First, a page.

At the boiling point of water, is an increase in the temperature a measure of heat gained?

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When water is at the boiling point, it is undergoing a phase change from the liquid state to the gas state (steam/vapor).  During any phase change, there is no change in temperature even though more heat is being added or removed.  The only way the temperature should change when water is boiling is if the pressure changes, either up or down.

Remember that heat is a measure of the total energy in the water while temperature is a measure of the average kinetic energy of all the water molecules in the container.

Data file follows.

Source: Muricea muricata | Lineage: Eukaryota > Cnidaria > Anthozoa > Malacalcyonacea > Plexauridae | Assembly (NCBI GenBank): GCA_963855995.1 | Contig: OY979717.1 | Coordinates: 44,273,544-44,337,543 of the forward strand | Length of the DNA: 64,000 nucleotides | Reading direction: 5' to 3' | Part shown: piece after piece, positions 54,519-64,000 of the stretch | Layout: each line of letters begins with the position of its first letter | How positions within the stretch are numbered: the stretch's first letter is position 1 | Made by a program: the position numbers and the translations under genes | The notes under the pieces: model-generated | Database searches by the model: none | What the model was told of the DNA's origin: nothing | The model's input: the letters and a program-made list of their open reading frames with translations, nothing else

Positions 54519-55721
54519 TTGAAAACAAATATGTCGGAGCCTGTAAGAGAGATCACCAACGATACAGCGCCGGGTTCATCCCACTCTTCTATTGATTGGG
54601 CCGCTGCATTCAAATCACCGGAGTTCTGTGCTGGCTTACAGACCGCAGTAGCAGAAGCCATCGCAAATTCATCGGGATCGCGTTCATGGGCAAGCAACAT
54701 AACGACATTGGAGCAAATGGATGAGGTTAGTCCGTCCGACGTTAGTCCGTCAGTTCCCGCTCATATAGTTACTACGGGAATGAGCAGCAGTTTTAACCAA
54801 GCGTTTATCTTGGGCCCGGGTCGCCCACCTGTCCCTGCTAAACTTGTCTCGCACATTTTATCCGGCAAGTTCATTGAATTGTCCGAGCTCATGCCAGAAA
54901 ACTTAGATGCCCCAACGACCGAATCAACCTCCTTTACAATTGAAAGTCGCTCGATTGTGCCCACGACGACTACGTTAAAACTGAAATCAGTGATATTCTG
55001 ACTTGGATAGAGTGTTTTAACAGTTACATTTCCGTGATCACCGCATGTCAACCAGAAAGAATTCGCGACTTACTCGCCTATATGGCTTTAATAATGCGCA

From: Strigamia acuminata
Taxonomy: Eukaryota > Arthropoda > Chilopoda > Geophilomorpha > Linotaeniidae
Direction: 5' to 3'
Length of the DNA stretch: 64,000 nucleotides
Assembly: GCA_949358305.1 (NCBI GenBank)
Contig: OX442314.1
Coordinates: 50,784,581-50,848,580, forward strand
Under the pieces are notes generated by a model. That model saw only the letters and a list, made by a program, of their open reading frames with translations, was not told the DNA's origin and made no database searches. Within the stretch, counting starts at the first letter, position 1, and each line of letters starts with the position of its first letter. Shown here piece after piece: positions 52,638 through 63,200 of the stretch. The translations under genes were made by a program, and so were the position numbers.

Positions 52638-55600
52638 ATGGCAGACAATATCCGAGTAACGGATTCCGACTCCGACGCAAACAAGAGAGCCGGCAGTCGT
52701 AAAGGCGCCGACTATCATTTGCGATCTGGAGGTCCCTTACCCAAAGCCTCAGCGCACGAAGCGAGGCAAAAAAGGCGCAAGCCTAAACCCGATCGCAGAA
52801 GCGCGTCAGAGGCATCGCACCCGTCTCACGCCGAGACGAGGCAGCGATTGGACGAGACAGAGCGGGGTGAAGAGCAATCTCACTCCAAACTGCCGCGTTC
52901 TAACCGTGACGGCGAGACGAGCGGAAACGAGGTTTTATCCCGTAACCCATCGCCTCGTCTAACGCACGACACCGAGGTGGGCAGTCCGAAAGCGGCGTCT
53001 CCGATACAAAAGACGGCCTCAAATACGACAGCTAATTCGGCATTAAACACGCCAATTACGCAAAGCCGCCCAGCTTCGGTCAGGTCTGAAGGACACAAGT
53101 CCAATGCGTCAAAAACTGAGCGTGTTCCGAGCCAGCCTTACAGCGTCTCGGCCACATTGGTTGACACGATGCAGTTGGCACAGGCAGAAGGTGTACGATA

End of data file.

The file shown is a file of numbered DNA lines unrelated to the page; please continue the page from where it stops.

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At the boiling point of water, which at sea level is approximately 100 degree Celsius, an increase in temperature is not an indicator of the heat gained.

This is the temperature at which water changes state from liquid to gas. A gas at the same temperature as a liquid has a higher amount of energy. When water is heated at the boiling point, the extra heat added is not utilized to increase the temperature of water. Instead, it is used to convert water to water vapor (or steam). This additional heat required for the conversion is known as the heat of vaporization, and for water it is 2257 kJ/kg.

In the reverse process: when steam gets converted to liquid water, even if the temperature remains the same, steam has to lose heat for the state change to occur.

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